Excerpt from The Montreal Medical Journal, 1899, Vol. 28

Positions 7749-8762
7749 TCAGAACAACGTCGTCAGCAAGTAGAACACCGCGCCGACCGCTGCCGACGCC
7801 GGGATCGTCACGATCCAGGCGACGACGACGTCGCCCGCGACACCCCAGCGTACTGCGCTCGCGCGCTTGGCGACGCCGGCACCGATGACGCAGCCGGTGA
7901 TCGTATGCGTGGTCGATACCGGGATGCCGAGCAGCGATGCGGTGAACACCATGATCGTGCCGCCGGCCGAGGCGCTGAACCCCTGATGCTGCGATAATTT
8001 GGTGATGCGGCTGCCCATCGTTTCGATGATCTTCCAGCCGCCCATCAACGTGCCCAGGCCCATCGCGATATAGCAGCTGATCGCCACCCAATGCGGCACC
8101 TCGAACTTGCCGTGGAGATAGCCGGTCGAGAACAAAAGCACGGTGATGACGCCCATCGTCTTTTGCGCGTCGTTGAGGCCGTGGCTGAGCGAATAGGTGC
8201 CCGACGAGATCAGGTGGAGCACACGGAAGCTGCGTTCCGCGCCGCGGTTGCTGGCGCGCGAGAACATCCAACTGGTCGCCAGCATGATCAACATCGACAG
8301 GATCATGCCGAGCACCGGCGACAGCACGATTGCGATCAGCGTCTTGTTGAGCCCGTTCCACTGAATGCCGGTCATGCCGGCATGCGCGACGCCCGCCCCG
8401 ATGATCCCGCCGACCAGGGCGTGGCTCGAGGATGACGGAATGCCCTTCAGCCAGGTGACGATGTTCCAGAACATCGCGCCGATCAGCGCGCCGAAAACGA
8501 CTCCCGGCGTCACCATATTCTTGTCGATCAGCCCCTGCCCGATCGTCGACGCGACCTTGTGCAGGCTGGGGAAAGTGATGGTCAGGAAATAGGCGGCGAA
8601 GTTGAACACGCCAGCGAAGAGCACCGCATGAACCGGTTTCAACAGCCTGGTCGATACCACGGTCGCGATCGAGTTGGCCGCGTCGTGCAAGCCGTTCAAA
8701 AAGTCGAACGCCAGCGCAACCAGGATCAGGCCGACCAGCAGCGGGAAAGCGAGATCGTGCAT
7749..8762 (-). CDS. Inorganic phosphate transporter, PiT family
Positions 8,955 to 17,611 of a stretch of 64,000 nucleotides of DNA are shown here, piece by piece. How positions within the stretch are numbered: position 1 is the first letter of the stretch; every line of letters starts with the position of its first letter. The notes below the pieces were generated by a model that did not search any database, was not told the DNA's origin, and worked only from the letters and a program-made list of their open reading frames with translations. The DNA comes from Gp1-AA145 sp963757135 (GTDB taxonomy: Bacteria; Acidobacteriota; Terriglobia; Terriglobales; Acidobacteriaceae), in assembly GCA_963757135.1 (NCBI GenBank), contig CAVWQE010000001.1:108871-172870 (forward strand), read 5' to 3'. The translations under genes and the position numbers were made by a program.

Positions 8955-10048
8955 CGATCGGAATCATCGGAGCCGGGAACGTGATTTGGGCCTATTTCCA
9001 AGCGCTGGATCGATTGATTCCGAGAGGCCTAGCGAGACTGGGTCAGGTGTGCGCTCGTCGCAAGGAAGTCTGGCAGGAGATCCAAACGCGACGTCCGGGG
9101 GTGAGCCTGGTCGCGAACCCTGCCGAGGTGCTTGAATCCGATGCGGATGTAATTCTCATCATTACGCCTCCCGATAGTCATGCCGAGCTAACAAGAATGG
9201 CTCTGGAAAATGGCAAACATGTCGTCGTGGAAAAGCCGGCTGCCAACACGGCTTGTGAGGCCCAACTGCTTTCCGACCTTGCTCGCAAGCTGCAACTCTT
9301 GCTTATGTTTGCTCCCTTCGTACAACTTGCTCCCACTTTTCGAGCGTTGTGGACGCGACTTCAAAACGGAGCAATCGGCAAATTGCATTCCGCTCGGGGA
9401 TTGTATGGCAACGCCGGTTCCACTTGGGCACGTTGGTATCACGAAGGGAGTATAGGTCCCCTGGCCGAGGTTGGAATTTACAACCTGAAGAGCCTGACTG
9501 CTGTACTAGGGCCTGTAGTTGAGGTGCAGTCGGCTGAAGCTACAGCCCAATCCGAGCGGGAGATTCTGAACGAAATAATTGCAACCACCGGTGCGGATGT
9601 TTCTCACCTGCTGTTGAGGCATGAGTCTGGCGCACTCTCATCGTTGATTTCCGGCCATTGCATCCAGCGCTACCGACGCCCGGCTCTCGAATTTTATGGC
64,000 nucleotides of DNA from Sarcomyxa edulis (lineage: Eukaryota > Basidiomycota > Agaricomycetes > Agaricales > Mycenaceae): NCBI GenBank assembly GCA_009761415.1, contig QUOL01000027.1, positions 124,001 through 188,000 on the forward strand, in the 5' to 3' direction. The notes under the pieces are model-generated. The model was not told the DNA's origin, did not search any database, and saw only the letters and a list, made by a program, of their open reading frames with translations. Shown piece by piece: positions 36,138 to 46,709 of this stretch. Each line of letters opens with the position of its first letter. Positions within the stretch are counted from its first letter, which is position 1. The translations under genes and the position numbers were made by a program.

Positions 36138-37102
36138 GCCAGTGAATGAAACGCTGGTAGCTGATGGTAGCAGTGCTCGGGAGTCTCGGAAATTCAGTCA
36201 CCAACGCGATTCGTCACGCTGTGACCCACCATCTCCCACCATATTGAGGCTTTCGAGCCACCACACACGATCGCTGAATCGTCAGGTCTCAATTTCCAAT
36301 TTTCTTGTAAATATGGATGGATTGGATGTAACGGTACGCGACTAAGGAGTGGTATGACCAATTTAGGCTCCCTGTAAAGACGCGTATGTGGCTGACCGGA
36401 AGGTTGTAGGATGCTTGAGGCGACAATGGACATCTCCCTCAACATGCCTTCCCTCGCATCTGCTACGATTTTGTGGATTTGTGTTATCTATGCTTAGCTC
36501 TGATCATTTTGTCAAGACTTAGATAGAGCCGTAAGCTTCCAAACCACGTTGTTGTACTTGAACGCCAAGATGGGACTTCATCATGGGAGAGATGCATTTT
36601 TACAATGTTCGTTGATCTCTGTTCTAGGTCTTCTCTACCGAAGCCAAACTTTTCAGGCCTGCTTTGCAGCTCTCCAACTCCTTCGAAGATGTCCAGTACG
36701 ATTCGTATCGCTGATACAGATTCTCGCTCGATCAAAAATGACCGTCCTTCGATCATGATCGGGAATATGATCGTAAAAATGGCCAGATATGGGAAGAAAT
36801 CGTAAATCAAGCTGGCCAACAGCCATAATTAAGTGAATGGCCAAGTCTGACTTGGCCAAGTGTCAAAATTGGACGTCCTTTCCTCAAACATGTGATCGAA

The apical murmurs of pernicious anaemia, however, do not always present the other cardiac conditions that we would expect to find in a relative mitral incompetency of some duration. The murmur is generally transmitted, but in only ten cases is there cardiac enlarge mentor pulmonary accentuation; but the absence of these signs is explained by the physical facts. We cannot expect much increase in area where the heart though frequently dilated, is atrophied rather than hypertrophied, and the right ventricle must often be too weak to give rise to pulmonary accentuation. In pernicious anaemia where pulmonary accentuation does occur (as in most advanced cases) it is probably dependent on the dyspnoea, due. To the imperfect aeration of the tissues by the diminished number and power of the oxygen-carry ing elements of the blood.
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